ANNAPOLIS – Maryland’s marquee ballistic fingerprinting program, which has cost the state $2.5 million to date, is imperiled by an unsupportive administration that has called for its end and zeroed out its budget.
A few years ago, the program that requires every new weapon sold in Maryland be ballistics tested and filed was heralded as state-of-the-art gun control. President Clinton watched Gov. Parris N. Glendening sign the landmark Responsible Gun Act of 2000 into law.
Today, opponents say the system doesn’t work due to faulty information, biased technicians and incompatibility with the federal ballistics system. It, they say, should be abolished.
Proponents say ballistic fingerprinting offers law enforcement a valuable tool for investigating crime.
Delegate Neil F. Quinter, D-Howard, said the program needs to be given more time to fully develop.
It is still too early to see if the system that began operating in 2000 is effective, Quinter said, because there is a lag between a gun’s purchase and when it is used in a crime — 3 to 6.1 years.
The sponsors said the purpose of the bill to kill the program is housekeeping.
With no money in the budget to support the program, said Delegate Joan D. Cadden, D-Anne Arundel, “The program is already dead . . . We need to pass the legislation so State Police won’t be breaking the law.”
The ballistic fingerprinting system cost $1.4 million to set up and State Police estimated it will cost $435,269 in fiscal year 2005.
As a legislator, Maryland State Police Superintendent Col. Thomas E. Hutchins voted against Glendening’s gun bill, even though he said he supported the ballistics testing component. Now he said the program should be cut.
The state’s attorney for Prince George’s County has a pending murder case where ballistics fingerprinting helped, but he couldn’t reveal details of the ongoing case.
“It has the potential to be equivalent to fingerprints and the DNA database,” Glenn F. Ivey said. “You have to make sure you can reach a critical mass of data.”
And there is a significant amount of data that could be put into the system, said a Baltimore City Police Department spokesman.
“Just to go by the number of shootings we have in the city,” Officer Troy Harris said, “it would be thousands.”
The state’s ballistic database system has 43,729 casings and has had only 208 queries to date. Just six successful identifications have been made — a reason opponents cite for dropping the program.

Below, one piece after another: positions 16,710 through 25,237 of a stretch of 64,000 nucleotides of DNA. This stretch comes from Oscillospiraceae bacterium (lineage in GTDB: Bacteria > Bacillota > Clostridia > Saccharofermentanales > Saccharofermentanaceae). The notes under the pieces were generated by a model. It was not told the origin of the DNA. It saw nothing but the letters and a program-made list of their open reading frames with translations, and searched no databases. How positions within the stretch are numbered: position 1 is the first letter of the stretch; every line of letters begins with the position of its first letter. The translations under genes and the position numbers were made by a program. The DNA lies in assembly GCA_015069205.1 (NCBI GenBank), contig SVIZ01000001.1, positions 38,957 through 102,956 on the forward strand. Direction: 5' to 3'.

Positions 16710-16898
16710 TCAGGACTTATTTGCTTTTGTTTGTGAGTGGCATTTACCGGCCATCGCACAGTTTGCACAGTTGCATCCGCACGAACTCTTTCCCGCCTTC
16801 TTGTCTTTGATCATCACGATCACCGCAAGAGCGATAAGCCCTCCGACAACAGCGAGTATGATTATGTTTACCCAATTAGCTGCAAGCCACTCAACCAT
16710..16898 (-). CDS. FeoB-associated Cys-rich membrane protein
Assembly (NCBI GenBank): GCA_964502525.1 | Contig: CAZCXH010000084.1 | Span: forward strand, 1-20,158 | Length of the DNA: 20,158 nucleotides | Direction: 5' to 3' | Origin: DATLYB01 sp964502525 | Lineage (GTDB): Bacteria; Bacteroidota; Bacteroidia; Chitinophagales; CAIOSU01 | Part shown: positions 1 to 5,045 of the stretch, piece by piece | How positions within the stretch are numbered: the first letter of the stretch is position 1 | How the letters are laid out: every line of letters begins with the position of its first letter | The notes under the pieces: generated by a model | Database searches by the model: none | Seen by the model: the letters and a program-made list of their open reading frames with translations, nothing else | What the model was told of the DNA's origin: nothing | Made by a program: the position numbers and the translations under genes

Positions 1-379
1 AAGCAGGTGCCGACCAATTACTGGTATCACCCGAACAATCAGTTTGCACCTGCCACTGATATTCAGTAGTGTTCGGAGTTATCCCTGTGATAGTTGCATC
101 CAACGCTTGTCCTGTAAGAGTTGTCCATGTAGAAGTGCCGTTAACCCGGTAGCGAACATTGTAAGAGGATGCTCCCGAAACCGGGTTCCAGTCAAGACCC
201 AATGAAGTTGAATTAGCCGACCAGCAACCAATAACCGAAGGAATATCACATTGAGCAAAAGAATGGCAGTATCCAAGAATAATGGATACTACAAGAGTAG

The state’s DNA database, which has assisted in 224 investigations, took as long to bear fruit. Just two years ago it assisted in only 39 cases.
That DNA program, which began in 1994 and got its first hit in 1998, does work, the assistant director for the Maryland State Police Forensic Sciences Division said. The lag in effectiveness was blamed on federal changes that entailed a complete overhaul of the state’s system.
Reliability is also a problem, said Teresa M. Long.
The state has found 222 test firings conducted by gun makers that were inaccurate, she said.
“If you were to investigate other instances you may find them suspect,” Long said.
Technicians interpreting the data also have biases, she said.
That shouldn’t be the case, said the vice president for Strategic Planning & Marketing for Forensic Technology, which sold the ballistic fingerprinting system to Maryland.
“The system needs to be nurtured,” Pete Gagliardi said. “The system needs to be fed. It depends on people. Technology is just a tool. It is only useful if someone uses it.”
Forensic Technology has supplied 234 systems in the United States, many of them part of National Integrated Ballistics Information Network and New York’s system, which also has a ballistic fingerprinting program similar to Maryland’s.
When he learned Friday of the state’s problem with biased information, Gagliardi offered to retrain the users — for free.
Gun advocates see the situation as a vindication of their opposition to the program.
“When ballistic fingerprinting was implemented,” the National Rifle Association of America’s State Liaison Jennifer H. Palmer said, “the NRA said it was a waste of time, money and resources. . . . It doesn’t work, it’s ineffective.”
A gun store owner from Baltimore said ballistic fingerprints can easily be changed and that the system only comes up with matches that eliminate guns, not positively identify them.
“This is not DNA,” Sanford Abrams said. “This is not fingerprinting.
Proponents of ballistic testing say Maryland’s problem with the system is poor implementation of procedures.
The Coalition to Stop Gun Violence wants Maryland to work to connect its system with the federal one so testing could be done statewide. Maryland’s system differs from the federal one, which collects ballistic information from crimes.
There are simple remedies to the problems the State Police are reporting, the coalition’s executive director said.
“These are minor issues you can easily overcome with a well-thought-out work plan,” Joshua Horowitz said.
The Senate Judicial Proceedings Committee, which heard testimony on one bill to eliminate the program on March 1, has not set a date for a vote.
No vote has been set for the bill in the House Judiciary Committee, which heard testimony Wednesday. Committee members appear divided on whether to scrap the system.
“It’s confusing,” said Delegate Luiz Simmons, D-Montgomery. “Opponents and proponents have their own set of facts.”
“I think that repealing the bill, if it does not deserve to be repealed,” Simmons said, “merely ratifies bad policy and bad administration.”